Can I make a professional negligence claim on a No Win No Fee basis?

Let’s face it, making a legal claim is expensive and is certainly not an item that everyone caters for in their monthly budget.  Plus, there is the very fearful possibility that you will lose your case and not only will you be lumbered with your own legal fees but, as the loser usually has to pay some of the winner’s costs, you will be facing your opponent’s costs bill as well.  Is it any wonder therefore that we are regularly asked, ‘can I make a professional negligence claim on a No Win No Fee basis’. Specialist solicitor Emma Slade looks at the availability of No Win No Fee funding for professional negligence claims.

It is probably a good idea if I explain very briefly about how a Conditional Fee Agreement (“CFA” – the official name for a No Win No Fee agreement) works in a professional negligence claim.  It works differently in personal injury claims so you will need to speak to a PI lawyer if that is the type of case you are looking at.

If we enter into a CFA with you, we agree to defer our fees until the conclusion of the claim.  If you lose your claim, our fees get written off – hence the nickname ‘No Win No Fee’.  You may be liable for the other side’s fees but, we can usually obtain an insurance policy to cover you for that eventuality, if you don’t already have one, and possibly even some of the disbursements you may have to pay out along the way – for example, expert’s fees and court fees.

If, however, you win your claim, then we will charge you our hourly rate plus a percentage uplift on those costs – known as a success fee.  This percentage uplift is set at the outset of a claim and takes into account the risk that we will be taking in supporting your claim as, in effect, we will be gambling on the success of the case.  The percentage uplift can’t exceed 100% of your base costs.

As I have said, the loser usually has to pay some of the winner’s cost. In April 2013, the Coalition Government introduced some controversial changes that have brought great hardship to many people.  The success fee and any insurance premium are now something that the winner has to pay themselves, rather than recovering them from the loser as used to be the case.  In addition, successful claimants are probably only going to be able to recover about 70% of their basic costs. 

Working under a CFA involves certain obligations and responsibilities that both parties to the agreement must comply with.  Plus, the Agreement will cover issues like termination, interim payments and the like.  Before you enter into any CFA with us, we will spend time with you going through a CFA and explaining to you the full effects and consequences of a CFA.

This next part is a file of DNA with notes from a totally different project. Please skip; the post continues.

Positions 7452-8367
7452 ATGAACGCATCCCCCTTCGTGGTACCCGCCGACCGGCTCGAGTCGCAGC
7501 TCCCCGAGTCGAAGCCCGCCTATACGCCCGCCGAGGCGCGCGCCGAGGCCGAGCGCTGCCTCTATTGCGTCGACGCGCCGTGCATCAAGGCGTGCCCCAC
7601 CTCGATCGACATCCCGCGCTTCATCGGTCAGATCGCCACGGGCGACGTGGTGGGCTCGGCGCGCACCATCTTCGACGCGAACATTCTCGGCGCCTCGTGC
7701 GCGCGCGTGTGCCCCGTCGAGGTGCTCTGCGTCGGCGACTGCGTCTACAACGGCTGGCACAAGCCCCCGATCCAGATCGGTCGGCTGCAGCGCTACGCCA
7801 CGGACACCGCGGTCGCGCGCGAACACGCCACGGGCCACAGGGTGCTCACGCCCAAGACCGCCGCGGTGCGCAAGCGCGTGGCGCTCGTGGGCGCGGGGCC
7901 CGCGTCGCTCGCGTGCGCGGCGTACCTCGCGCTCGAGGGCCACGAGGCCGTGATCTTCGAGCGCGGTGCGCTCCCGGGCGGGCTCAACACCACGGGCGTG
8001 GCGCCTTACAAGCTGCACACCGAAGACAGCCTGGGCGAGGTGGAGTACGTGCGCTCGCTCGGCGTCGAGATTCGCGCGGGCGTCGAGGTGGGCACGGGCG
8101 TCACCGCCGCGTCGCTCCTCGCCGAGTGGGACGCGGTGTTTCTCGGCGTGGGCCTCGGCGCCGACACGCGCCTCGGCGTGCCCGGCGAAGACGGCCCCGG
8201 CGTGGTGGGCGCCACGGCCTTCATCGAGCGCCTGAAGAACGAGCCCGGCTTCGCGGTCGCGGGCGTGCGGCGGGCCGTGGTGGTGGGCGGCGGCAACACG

But going back to the beginning of this article and the question I get asked, “can I make a professional negligence claim on a No Win No Fee basis”, what actually is the answer?

Well, as you can see, when we agree to take on a professional negligence claim under a CFA, we will be gambling on its prospects of success.  Obviously, we will not take on cases that do not have a good chance of winning, but for cases that have merit we are often willing accept the risk.

There must also be a certain level of financial loss that arises from the negligence for it to be cost effective for a No Win No Fee arrangement. The small claims court limit is currently £10,000 (January 2019) so that is the starting point for any potential case.

We are happy to review some of your papers to see if we think that there is a good claim.  If there are poor prospects of success or the value is too low, we will tell you so candidly and discuss the other options available to you.  If you choose not to take the matter further, we will not make a charge for our initial review.  However, if we think the prospects are good enough and we are happy to enter into a CFA, gambling our time and fees on it, you can be safe in the knowledge that your claim must have reasonable prospects of success if a lawyer is prepared to bet their money on it.  After all, you must have heard about the philanthropic lawyer who wanted to remain anonymous:  He refused to sign the cheques!

For a free assessement of your case call us on 0808 139 1595 or send an email to [email protected]



Leave a Reply

An important update from

We wish to reassure everyone that we are maintaining a full service during the coronavirus crisis.

All our lawyers are working hard for our clients and can be contacted by telephone, email and video.

We are continuing to operate our popular free legal helpline service on 0808 139 1595.

Enquires can also be sent to us at [email protected]